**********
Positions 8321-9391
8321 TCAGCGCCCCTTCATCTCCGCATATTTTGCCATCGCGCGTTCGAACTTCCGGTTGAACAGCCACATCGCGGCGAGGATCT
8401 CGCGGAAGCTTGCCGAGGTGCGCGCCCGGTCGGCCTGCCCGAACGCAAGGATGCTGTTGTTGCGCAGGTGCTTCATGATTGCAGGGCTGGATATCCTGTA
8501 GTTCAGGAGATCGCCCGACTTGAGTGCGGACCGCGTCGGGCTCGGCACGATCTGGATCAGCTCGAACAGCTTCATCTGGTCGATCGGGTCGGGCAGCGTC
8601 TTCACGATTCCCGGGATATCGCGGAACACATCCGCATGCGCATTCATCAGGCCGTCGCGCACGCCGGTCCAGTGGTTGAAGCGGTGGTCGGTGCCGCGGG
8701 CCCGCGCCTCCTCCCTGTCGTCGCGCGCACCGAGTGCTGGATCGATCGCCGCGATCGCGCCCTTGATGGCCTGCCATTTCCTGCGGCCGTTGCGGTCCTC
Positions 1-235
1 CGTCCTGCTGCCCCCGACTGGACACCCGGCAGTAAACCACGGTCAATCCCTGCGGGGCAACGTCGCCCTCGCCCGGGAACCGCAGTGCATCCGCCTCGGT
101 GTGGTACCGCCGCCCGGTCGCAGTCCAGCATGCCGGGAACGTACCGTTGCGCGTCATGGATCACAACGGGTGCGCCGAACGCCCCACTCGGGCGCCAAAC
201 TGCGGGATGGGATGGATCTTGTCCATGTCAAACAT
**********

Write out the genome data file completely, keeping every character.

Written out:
Positions 8321-9391
8321 TCAGCGCCCCTTCATCTCCGCATATTTTGCCATCGCGCGTTCGAACTTCCGGTTGAACAGCCACATCGCGGCGAGGATCT
8401 CGCGGAAGCTTGCCGAGGTGCGCGCCCGGTCGGCCTGCCCGAACGCAAGGATGCTGTTGTTGCGCAGGTGCTTCATGATTGCAGGGCTGGATATCCTGTA
8501 GTTCAGGAGATCGCCCGACTTGAGTGCGGACCGCGTCGGGCTCGGCACGATCTGGATCAGCTCGAACAGCTTCATCTGGTCGATCGGGTCGGGCAGCGTC
8601 TTCACGATTCCCGGGATATCGCGGAACACATCCGCATGCGCATTCATCAGGCCGTCGCGCACGCCGGTCCAGTGGTTGAAGCGGTGGTCGGTGCCGCGGG
8701 CCCGCGCCTCCTCCCTGTCGTCGCGCGCACCGAGTGCTGGATCGATCGCCGCGATCGCGCCCTTGATGGCCTGCCATTTCCTGCGGCCGTTGCGGTCCTC
Positions 1-235
1 CGTCCTGCTGCCCCCGACTGGACACCCGGCAGTAAACCACGGTCAATCCCTGCGGGGCAACGTCGCCCTCGCCCGGGAACCGCAGTGCATCCGCCTCGGT
101 GTGGTACCGCCGCCCGGTCGCAGTCCAGCATGCCGGGAACGTACCGTTGCGCGTCATGGATCACAACGGGTGCGCCGAACGCCCCACTCGGGCGCCAAAC
201 TGCGGGATGGGATGGATCTTGTCCATGTCAAACAT